VDMA: Stagnation followed by a slight increase in growth

Haver & Boecker

Despite all the difficulties on many important foreign markets, mechanical engi-neering companies expect a slight upturn in their business in the coming year.

  • Mechanical engineering expects production to rise by one percent in real terms in 2017
  • Important foreign markets remain problematic
  • More than one million people employed
  • Avoiding new trade barriers in Europe

Despite all the difficulties on many important foreign markets, mechanical engineering companies expect a slight upturn in their business in the coming year. “We rely on the resilience, adaptability and innovative power of our mechanical engineering companies,” declares VDMA President, Dr. Reinhold Festge, fiercely. “Our production projection for 2017 is therefore a real-terms increase of one percent.”

For the current year, VDMA economists have affirmed their prognosis that a zero growth rate is all that will be achievable in real production. “Considering the weak global economic conditions and ongoing political disruptions that have a substantial impact on our business, we regard this result as a success. But more than zero is just not on the cards for us at the moment,” Festge emphasizes.

2016: Growth in the world economy is not enough
According to current projections, the world gross domestic product will only increase by 2.7 percent this year. This would be the lowest rate since the financial crisis in 2009. “That is not enough for mechanical engineering to get up to speed. To do that, the growth rate would have to reach more than three percent,” explains VDMA Chief Economist Dr. Ralph Wiechers. China in particular has failed to drive world growth this year – a fact that has had some serious consequences for more than just German mechanical engineering. Other countries or regions are unable to fully compensate for this weak investment, which is compounded by new insecurities in important sales markets such as the United Kingdom and Turkey. As a consequence, machine exports from Germany between January and July 2016 were down 3.4 percent in real terms when compared to the same period of the previous year. However, the export climate in the mechanical engineering sector has recently become somewhat friendlier, making it likely that further a decline in exports can be avoided.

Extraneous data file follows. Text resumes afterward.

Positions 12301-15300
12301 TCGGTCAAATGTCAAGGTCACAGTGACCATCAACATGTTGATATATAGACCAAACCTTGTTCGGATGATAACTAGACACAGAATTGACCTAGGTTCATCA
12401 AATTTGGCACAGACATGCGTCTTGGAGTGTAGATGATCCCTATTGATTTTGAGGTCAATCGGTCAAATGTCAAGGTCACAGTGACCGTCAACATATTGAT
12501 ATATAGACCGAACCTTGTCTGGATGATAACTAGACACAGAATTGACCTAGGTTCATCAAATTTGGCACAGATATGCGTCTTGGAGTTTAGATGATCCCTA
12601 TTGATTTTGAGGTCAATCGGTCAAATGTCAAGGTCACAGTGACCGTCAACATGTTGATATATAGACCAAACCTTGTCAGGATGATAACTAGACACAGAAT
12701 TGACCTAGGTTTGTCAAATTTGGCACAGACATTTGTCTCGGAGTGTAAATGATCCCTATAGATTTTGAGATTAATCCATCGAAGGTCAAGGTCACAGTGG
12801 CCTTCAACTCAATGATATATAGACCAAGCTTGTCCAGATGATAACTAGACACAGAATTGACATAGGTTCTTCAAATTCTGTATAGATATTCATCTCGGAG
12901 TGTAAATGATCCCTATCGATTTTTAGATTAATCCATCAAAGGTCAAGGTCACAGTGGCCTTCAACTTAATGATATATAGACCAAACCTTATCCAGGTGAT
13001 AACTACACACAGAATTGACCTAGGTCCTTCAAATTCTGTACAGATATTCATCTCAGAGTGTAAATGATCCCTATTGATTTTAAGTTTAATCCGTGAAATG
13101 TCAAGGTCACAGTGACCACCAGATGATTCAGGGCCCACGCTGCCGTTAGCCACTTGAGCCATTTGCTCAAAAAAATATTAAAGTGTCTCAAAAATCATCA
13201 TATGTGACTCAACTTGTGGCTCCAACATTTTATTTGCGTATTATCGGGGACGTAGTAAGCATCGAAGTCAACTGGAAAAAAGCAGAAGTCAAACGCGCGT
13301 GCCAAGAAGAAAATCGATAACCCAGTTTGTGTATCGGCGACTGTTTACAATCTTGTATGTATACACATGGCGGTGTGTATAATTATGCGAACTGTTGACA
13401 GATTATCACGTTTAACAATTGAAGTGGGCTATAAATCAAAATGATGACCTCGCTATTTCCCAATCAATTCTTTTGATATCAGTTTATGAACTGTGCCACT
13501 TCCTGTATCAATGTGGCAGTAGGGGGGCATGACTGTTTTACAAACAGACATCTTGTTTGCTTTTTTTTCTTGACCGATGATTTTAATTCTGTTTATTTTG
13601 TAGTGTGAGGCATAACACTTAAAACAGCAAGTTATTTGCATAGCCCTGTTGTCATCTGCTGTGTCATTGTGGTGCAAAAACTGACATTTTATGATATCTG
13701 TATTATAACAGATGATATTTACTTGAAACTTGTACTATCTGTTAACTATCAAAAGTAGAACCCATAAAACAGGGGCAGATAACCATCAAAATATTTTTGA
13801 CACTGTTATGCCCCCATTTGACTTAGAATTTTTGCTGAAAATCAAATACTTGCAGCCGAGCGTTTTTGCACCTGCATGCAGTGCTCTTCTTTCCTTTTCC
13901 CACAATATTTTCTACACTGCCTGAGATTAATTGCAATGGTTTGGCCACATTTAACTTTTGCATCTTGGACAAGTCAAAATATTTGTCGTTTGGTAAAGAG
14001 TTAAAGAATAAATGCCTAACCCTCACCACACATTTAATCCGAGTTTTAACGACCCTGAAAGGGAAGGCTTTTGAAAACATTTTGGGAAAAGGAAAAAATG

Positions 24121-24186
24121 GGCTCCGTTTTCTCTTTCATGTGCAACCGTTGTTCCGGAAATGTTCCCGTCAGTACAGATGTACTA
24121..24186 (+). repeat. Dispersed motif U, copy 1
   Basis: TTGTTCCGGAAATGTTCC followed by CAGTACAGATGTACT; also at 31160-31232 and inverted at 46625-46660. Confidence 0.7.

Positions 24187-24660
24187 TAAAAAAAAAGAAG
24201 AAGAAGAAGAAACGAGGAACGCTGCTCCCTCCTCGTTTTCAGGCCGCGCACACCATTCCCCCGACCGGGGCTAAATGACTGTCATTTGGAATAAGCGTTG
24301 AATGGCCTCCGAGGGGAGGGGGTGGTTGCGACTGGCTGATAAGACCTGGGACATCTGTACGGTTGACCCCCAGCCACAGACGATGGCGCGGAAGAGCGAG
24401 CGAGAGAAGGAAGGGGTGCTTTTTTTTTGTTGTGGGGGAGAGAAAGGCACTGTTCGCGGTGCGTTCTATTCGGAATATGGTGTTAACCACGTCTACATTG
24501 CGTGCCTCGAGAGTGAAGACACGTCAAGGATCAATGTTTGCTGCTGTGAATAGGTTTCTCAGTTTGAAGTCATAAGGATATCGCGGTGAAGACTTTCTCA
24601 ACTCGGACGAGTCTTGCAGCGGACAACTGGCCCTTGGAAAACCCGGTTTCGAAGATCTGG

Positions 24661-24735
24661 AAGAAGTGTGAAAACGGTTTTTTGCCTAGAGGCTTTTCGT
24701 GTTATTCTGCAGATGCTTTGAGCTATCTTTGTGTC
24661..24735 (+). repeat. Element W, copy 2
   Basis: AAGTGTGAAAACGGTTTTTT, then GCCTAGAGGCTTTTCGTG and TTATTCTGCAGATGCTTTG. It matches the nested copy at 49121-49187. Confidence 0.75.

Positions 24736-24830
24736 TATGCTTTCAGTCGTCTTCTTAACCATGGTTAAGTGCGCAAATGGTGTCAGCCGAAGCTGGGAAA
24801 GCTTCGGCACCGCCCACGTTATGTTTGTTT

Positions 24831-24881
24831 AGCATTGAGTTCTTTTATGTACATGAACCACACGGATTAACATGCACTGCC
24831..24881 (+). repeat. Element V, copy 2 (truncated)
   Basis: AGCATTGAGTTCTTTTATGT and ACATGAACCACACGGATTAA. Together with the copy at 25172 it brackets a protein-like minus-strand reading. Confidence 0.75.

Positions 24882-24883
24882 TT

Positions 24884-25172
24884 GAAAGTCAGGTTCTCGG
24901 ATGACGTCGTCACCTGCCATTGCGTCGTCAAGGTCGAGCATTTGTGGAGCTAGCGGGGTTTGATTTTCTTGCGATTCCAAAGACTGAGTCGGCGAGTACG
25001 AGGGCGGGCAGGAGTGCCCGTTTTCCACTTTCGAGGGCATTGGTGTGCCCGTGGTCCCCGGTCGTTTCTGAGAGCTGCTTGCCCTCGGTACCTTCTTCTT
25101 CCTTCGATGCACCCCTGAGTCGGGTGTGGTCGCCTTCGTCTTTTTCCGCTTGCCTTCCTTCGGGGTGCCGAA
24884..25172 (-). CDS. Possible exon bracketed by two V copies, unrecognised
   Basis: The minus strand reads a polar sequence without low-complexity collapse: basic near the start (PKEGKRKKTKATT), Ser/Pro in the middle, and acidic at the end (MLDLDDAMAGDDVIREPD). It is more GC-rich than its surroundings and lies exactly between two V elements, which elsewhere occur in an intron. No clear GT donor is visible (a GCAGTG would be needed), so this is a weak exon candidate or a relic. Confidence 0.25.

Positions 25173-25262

After seven months, production only slightly down on the previous year
During the first half of 2016, mechanical engineering companies in Germany even managed to increase their production slightly by 1.1 percent in real terms. Due to an exceptionally bad result in July (minus 9.3 percent), the figures for the seven-month period from January to July show a slight fall of 0.3 percent. “Thanks to calendar-related effects, we see real chances of balancing out the July minus in August,” predicts Wiechers. “We have the necessary capacity.” Employment at mechanical engineering companies remains stable, at an almost record level. 1.01 million people were employed in the mechanical engineering industry in Germany in July 2016.

Prospects for 2017
“After years of disappointing waiting, it is naturally hard to put hope in a new global recovery,” says VDMA President Festge, describing the feelings of many mechanical engineering companies in Germany.  “The list of impedances to growth is long, and we have to make sure that Germany does not fall behind technologically due to its persistently weak investment climate.” The continued low raw material prices are having an immediate negative impact on several raw material-related sectors. The many unresolved geopolitical crises, the unpredictable result of the presidential election in the USA and the many unanswered questions regarding Brexit all indirectly impede investment, and are thus damaging to the demand for virtually all mechanical engineering products. Furthermore, there is the issue of the upcoming parliamentary election in Germany. “Both in Germany and worldwide, growth is primarily caused by consumption and construction,” explains VDMA Chief Economist Wiechers.